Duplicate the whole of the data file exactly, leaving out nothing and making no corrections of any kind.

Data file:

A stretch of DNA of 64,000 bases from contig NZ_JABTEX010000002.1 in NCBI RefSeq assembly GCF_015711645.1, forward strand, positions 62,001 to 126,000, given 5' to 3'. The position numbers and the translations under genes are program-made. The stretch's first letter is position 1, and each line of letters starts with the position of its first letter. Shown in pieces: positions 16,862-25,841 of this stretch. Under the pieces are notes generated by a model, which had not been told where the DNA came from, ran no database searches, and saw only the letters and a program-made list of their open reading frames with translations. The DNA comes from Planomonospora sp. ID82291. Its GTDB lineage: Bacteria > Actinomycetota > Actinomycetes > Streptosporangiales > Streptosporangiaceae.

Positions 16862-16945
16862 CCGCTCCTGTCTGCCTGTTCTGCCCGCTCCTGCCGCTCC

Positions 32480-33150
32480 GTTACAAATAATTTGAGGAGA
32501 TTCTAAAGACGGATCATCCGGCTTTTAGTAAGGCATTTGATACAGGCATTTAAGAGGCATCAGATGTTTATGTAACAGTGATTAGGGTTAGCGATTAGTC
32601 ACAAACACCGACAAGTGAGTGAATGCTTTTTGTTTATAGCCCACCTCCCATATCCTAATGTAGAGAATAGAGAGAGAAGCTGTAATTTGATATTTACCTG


A stretch of DNA of 64,000 bases from contig NZ_JABTEX010000002.1 in NCBI RefSeq assembly GCF_015711645.1, forward strand, positions 62,001 to 126,000, given 5' to 3'. The position numbers and the translations under genes are program-made. The stretch's first letter is position 1, and each line of letters starts with the position of its first letter. Shown in pieces: positions 16,862-25,841 of this stretch. Under the pieces are notes generated by a model, which had not been told where the DNA came from, ran no database searches, and saw only the letters and a program-made list of their open reading frames with translations. The DNA comes from Planomonospora sp. ID82291. Its GTDB lineage: Bacteria > Actinomycetota > Actinomycetes > Streptosporangiales > Streptosporangiaceae.

Positions 16862-16945
16862 CCGCTCCTGTCTGCCTGTTCTGCCCGCTCCTGCCGCTCC

Positions 32480-33150
32480 GTTACAAATAATTTGAGGAGA
32501 TTCTAAAGACGGATCATCCGGCTTTTAGTAAGGCATTTGATACAGGCATTTAAGAGGCATCAGATGTTTATGTAACAGTGATTAGGGTTAGCGATTAGTC
32601 ACAAACACCGACAAGTGAGTGAATGCTTTTTGTTTATAGCCCACCTCCCATATCCTAATGTAGAGAATAGAGAGAGAAGCTGTAATTTGATATTTACCTG